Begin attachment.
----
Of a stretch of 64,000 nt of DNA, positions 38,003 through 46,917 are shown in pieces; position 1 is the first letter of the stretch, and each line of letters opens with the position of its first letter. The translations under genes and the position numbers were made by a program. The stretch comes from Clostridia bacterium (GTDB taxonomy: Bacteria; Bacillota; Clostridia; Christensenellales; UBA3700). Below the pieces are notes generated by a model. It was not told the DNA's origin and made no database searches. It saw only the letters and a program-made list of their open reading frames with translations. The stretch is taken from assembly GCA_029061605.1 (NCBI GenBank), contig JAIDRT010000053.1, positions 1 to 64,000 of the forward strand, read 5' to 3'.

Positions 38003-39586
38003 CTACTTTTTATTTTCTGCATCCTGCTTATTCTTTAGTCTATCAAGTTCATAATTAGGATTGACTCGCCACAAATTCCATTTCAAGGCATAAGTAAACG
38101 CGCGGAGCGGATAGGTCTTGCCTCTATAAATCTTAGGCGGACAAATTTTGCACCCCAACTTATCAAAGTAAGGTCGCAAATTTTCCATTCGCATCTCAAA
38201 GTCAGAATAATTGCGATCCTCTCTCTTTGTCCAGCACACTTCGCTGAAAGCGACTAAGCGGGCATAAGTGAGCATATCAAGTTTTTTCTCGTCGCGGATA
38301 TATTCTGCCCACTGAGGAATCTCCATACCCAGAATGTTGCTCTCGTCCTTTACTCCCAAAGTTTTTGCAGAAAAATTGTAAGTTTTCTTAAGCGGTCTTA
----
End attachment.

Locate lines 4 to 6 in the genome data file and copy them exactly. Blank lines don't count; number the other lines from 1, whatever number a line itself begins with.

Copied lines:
38101 CGCGGAGCGGATAGGTCTTGCCTCTATAAATCTTAGGCGGACAAATTTTGCACCCCAACTTATCAAAGTAAGGTCGCAAATTTTCCATTCGCATCTCAAA
38201 GTCAGAATAATTGCGATCCTCTCTCTTTGTCCAGCACACTTCGCTGAAAGCGACTAAGCGGGCATAAGTGAGCATATCAAGTTTTTTCTCGTCGCGGATA
38301 TATTCTGCCCACTGAGGAATCTCCATACCCAGAATGTTGCTCTCGTCCTTTACTCCCAAAGTTTTTGCAGAAAAATTGTAAGTTTTCTTAAGCGGTCTTA